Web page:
Screening for Development of Resistance in the African Stem Borer (Busseola fusca Fuller) and in the Spotted Stem Borer (Chilo partellus Swinhoe) to Bt-Maize o-endotoxins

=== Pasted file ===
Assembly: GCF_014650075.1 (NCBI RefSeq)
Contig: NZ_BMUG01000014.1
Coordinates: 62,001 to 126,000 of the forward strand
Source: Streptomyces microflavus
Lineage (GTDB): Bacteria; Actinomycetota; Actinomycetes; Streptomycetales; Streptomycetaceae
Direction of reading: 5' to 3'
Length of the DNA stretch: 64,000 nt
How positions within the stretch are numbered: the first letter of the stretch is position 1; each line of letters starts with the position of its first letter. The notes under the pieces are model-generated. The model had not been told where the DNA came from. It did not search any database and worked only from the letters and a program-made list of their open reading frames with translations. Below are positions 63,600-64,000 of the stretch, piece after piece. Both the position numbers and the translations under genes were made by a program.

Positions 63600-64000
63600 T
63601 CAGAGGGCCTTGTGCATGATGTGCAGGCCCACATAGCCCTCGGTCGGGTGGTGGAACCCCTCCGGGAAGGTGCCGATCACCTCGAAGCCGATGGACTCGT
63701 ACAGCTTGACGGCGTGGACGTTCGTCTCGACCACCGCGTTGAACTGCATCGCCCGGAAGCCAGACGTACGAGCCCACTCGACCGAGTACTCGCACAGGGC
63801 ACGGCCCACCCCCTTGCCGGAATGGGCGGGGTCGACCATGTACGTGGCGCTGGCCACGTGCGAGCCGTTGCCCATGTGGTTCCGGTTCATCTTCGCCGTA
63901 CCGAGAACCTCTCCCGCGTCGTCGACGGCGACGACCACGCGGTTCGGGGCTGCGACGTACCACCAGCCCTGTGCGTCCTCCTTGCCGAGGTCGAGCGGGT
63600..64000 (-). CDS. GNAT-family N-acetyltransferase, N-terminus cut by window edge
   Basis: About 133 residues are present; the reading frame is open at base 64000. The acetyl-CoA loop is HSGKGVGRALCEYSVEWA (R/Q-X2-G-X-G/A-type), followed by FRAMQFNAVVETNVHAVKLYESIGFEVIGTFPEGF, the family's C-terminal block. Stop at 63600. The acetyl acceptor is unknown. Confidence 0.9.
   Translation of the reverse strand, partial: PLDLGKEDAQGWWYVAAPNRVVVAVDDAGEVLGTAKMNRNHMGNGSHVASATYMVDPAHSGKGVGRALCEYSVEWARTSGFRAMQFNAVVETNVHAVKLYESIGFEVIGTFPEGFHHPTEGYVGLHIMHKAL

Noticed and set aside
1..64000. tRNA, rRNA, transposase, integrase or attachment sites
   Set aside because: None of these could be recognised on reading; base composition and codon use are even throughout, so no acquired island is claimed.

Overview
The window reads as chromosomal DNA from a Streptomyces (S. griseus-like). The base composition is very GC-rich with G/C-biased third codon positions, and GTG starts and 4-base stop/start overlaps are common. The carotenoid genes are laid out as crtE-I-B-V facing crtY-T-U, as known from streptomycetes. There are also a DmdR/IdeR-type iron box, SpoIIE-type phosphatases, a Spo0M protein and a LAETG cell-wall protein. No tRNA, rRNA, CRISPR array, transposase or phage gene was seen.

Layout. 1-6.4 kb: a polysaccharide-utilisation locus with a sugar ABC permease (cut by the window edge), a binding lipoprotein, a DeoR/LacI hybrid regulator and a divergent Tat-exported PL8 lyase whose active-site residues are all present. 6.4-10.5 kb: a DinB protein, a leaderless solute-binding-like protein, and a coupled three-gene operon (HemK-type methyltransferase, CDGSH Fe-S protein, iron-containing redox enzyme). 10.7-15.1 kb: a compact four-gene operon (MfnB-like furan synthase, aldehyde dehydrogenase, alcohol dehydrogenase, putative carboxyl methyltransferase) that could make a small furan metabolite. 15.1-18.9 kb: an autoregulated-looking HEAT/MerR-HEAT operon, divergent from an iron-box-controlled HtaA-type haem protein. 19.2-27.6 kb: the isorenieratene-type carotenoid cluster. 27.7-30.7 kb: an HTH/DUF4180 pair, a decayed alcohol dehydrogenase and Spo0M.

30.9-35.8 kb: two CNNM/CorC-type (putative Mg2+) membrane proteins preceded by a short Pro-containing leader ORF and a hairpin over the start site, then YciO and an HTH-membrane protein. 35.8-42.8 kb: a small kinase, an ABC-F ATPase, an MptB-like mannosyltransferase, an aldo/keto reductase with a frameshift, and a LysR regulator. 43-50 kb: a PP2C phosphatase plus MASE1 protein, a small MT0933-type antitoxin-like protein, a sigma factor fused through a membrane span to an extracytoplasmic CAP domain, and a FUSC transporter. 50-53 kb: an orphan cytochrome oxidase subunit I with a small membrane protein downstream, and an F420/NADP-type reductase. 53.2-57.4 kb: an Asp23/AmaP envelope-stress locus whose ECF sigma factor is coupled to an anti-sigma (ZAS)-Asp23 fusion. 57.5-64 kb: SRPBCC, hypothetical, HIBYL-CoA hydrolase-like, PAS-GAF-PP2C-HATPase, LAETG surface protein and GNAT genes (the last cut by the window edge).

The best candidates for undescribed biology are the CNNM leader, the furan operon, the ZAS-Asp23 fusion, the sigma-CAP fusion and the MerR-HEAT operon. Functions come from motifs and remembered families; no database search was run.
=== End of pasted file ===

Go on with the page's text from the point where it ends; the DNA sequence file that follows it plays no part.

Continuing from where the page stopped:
The African stem borer, Busseola fusca Fuller (Lepidoptera: Noctuidae), and the spotted stem borer, Chilo partellus Swinhoe (Lepidoptera: Pyraridae), are the major stem borers species of great economic importance in Kenya. Studies were carried out in the biosafety level 2 greenhouse to determine the development of resistance to Bt o-endotoxins by stem borers for five and eight generations of B. fusca and C. partellus, respectively. Treatments included Bt-maize containing either of the two gene constructs (Event223: :cry lAb: :Ubiquitin and event 10::cry I Ba:: Ubiquitini, and the non-transgenic CML216 control. B. fusca colony was developed from collection from Kitale in Highland Tropical maize growing zone, while C. partellus colonies were from the Coast Lowland Tropics and from the Dry Mid-altitude areas of Kenya. A fourth colony (mixed colony) was derived from mating the C. partellus from the Humid Coastal Lowland Tropics and the Dry Mid-altitude areas of Kenya. Sowing of the maize was synchronized to pupae stages of the insects. Three hundred (300) neonates from each colony were infested into maize leaves at the six to eight-leaf stage and allowed to feed for one to three hours, with the exception of B. fusca, which was allowed to feed for 48 hours. The surviving larvae were removed and reared in artificial diet up to completion of their life cycles. The subsequent generations were similarly exposed to the o-endotoxins, and allowed to complete their life cycle in artificial diet. The responses to the o-endotoxins were assessed over time by counting the number of surviving larvae for each generation cycle, and by measuring pupae weight for each cycle. Results showed significantly fewer surviving larvae from both Bt-maize events compared to the non-transgenic CML 216 control. There was a significant difference (P<O.05) between the pupae weight of the control and those fed on Btmaize tissues. There were no significant differences between the C. partellus colonies from the different maize growing zones in Kenya, in their response to Bt-maize 8- endotoxins. There was also no significant difference among the cycle of selection of the two Bt-maize events (P<O.05). There was neither development of resistance to C. partellus for eight generations nor increase in resistance in B. fusca for five generations the Bt-maize events that were studied. This information could be used as baseline data in developing resistance management and deployment strategies to extend the efficacy of Bt-maize.